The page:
Staunton Gambit 4 Bg5 g6 5 f3 [A83]

In Game 6 Black sought to play a Leningrad set-up against the Staunton Gambit. Ultimately White was successful, but a close look at the opening phase suggests that Black was fine. Indeed Nijboer did obtain the initiative, only to overestimate his attacking chances with an exchange sacrifice.

One of the problems for Black in the Staunton is to know how to obtain a coherent way of deploying all the black pieces. Studying this game and notes may be of use, that is, if you are happy to play with ...g6.

Stonewall Dutch ...Bd7 [A90]

Three games in the Stonewall this time, an opening that has gained in respectability in recent years. Magnus Carlsen has even employed it (see the notes to game 8)!

In Game Seven Shabalov's 9.a3!? is rarely played, with 9.Rb1 a more common way of preparing the b-pawn advance:

It's a moot point if it has anything more than surprise value, but the experienced American was able to later place his bishop on b4, which at least constitutes an original way to trade dark-squared bishops! In the game, Gorovets was fine at that point but then soon went astray, however in the complications that followed he also had some chances.

Stonewall Dutch with b3 and Bb2 [A90]

One of the main lines was tested in Game 8. My impression is that Black is doing perfectly well in the following position after 11...a5:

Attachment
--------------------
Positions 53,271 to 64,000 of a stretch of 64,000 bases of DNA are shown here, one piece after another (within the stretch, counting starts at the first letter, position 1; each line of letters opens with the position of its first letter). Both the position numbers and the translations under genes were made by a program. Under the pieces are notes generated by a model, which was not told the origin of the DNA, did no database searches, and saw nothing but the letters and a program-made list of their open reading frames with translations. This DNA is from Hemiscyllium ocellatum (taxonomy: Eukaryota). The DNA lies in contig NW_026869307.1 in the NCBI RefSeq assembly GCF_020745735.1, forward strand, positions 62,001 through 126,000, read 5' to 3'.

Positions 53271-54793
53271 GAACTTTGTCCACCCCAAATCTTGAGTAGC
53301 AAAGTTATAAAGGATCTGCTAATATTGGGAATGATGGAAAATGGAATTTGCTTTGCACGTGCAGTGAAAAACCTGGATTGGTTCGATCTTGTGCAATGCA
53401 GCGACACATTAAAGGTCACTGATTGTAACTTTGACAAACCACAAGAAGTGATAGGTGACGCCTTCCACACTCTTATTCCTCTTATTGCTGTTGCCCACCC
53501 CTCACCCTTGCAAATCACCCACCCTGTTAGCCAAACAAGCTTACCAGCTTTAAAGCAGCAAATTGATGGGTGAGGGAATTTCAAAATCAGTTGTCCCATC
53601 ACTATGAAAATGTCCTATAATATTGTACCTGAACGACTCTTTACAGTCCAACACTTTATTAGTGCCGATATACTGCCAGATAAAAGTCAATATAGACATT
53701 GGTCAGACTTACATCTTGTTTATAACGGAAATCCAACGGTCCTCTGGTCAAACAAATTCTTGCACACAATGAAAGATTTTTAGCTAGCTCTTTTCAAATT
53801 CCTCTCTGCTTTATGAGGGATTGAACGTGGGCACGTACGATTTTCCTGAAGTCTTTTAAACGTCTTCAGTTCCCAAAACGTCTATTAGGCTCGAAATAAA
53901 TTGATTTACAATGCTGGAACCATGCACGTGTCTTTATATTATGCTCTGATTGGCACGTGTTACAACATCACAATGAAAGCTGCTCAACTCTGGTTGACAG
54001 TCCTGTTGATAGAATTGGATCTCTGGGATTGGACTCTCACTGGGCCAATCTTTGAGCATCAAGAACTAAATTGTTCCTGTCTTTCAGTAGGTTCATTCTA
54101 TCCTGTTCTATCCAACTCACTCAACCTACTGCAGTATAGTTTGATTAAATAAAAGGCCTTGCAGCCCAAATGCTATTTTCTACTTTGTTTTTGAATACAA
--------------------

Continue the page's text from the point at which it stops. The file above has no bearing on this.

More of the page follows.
Sandipan eventually won with some trickery on the kingside, but the most notable aspect of this game was White's lack of play...anywhere!. In the notes to move 12, you may have noticed that a certain Caruana didn't do any better against the World Champion in a recent high-profile encounter. So White will have to look elsewhere if he wants an opening pull.

Stonewall Dutch with Nh3 [A90]

The opening moves in Game Nine deserve a close look: 1.d4 f5 2.g3 Nf6 3.Bg2 e6 4.c4 c6 5.Nd2 may not seem to be anything special to you, but maybe they are! White delays the development of his king's knight until Black shows his hand. So if Black opts for 5...d6 then 6.Nf3 should offer White a good version of the Classical (especially as ...c6 has been played) and those lines with ...Qc7 and ...e5 (The Antoshin?) don't have a particularly good reputation. Naturally 5...d5 comes to mind, but in the game White then replied with 6.Nh3 offering him a flexible version of the Stonewall. The 'natural' continuation 6...Bd6 7.0-0 0-0 8.Qc2 left Black with an awkward choice, as you will notice in the game and notes.

Basically, despite many tries, Black hasn't found a convincing way forward at this point. The game was a tough fight where Black untangled, equalized, started to create problems for White, and then... blundered!

Classical Dutch 7...Ne4 [A96]

In Game Ten Tomashevsky faces the Classical with 7...Ne4, and handles it quite well obtaining a pull and keeping control. Rahman's attempt to break out just hastened his end. Although this game didn't go well for Black, there are important alternatives at move 13, after 13.Nf3:

In the game 13...Bf6 was played. However 13...Bd7, or the more ambitious 13...b5 (Williams) could be better choices.

Till next month, Glenn Flear